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Not me, her

In 1987, I found myself trying to write about a high school girlfriend that had been molested by her father when she was a child. I was 19 years old, struggling to find my way through a screenwriting assignment about delivering character. The idea was to describe messy young love between two Sid and Nancy want-to-be's. But that failed, as I could not stomach oversimplifying her complicated past, events that shaped her life as a 16 year old with a mohawk, a smart mouth, a lingering stare. I understood that I had to start at the very beginning.

No one wanted to hear the story. When it was my turn to read in class, it even came to be that some of the other students asked to stand in the hallway before they heard another description of what happened in that lonely little house in the middle of nowhere. I was trying, and failing, and trying again to get things right, to explain how this happened, how it could happen to this girl, how this man found his way to acts of selfishness and d…

the immigrant and the exile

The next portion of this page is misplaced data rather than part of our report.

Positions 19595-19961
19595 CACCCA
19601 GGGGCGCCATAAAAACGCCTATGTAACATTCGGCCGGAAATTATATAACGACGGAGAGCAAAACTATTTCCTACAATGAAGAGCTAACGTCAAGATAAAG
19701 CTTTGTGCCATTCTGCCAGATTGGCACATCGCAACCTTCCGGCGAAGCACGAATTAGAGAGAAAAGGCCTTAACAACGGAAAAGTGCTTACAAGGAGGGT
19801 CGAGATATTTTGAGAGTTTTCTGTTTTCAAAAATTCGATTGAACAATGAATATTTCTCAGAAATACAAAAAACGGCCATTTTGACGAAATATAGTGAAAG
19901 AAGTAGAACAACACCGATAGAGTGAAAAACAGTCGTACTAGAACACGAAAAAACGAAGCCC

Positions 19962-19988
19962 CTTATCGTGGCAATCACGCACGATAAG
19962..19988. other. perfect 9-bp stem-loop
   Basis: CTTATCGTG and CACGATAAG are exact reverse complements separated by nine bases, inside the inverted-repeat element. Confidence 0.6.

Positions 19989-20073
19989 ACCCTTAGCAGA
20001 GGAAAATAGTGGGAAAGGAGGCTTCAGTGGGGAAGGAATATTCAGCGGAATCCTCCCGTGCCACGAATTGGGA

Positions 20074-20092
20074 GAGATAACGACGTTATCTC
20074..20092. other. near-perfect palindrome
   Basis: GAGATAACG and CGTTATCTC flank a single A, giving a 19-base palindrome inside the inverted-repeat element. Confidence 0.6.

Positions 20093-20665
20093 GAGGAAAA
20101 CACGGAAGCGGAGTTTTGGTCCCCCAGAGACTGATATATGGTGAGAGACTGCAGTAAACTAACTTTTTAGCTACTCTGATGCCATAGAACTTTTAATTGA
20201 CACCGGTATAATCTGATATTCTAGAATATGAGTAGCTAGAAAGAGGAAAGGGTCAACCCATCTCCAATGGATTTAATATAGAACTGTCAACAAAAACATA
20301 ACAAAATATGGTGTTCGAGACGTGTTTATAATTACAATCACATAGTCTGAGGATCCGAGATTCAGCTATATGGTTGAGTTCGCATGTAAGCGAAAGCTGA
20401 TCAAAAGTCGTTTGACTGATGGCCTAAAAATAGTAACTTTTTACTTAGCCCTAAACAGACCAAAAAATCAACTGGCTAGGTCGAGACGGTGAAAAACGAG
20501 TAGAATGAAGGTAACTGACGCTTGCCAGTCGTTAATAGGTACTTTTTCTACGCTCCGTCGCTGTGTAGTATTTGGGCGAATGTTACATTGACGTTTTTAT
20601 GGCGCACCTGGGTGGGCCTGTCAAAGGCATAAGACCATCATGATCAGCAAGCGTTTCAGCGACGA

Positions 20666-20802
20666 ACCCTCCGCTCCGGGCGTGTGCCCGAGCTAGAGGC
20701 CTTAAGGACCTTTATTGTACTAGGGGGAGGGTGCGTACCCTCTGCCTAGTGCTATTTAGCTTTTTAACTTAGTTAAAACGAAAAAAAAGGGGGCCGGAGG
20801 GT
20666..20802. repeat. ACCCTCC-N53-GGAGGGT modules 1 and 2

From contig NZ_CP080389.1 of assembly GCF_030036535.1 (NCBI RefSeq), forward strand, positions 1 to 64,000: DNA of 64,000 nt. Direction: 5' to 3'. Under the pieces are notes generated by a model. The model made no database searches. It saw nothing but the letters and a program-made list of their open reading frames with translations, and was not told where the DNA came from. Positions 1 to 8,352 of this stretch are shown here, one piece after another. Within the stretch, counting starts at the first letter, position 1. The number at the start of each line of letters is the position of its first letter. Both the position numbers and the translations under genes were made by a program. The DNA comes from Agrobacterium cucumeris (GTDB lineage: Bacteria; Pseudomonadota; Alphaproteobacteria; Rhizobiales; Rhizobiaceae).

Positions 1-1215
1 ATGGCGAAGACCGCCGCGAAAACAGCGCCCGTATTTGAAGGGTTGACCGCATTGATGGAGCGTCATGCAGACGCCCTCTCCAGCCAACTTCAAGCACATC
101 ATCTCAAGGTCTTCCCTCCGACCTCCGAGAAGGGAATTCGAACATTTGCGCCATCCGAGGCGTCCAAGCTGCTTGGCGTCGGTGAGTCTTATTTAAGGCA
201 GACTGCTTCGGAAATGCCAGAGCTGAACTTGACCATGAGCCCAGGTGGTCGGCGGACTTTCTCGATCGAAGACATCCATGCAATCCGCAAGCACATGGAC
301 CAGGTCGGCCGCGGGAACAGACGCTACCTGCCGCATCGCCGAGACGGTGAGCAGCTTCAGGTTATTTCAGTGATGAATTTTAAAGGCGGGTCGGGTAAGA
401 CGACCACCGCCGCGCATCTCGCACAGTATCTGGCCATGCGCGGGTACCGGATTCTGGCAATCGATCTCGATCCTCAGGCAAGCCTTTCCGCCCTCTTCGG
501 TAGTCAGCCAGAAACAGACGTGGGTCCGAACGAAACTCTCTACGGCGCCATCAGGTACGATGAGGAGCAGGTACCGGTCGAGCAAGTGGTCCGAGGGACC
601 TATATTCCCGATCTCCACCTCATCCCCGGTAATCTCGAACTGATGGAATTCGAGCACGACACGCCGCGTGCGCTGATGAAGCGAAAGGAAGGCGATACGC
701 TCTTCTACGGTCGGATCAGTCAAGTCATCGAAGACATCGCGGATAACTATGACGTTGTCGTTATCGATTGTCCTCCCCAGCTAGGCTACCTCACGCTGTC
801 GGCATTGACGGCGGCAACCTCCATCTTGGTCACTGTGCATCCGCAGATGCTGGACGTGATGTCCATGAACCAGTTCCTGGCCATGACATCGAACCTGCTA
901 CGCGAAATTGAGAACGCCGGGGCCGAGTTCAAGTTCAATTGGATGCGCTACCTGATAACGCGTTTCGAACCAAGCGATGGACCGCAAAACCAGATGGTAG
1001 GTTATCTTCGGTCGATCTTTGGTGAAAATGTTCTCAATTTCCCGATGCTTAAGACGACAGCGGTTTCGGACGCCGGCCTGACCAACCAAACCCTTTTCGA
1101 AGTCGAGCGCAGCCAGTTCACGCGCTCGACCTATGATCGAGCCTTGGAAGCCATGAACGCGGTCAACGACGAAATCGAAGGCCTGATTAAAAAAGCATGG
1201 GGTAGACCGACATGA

The expatriate remains patriotic - loving their country from a distance. Their loyalty does not waver.

The immigrant is a foreigner that works in another country as a result of some form of escape, some desperate act.

The exile does not love their country, and it can be said that their country rejected them.

Which one wakes up homesick?

Which one can shrug off the betrayal, the long shadow of the dream of a better life when it sours and fades?

There are days when  I see no difference between the immigrant and the exile, two sides of the same coin. The expat is a blind romantic, their decisions set as young men and women, their senses dulled to nothing. I have started to understand I am not an expat any more, as I do not love my country. I tolerate it.

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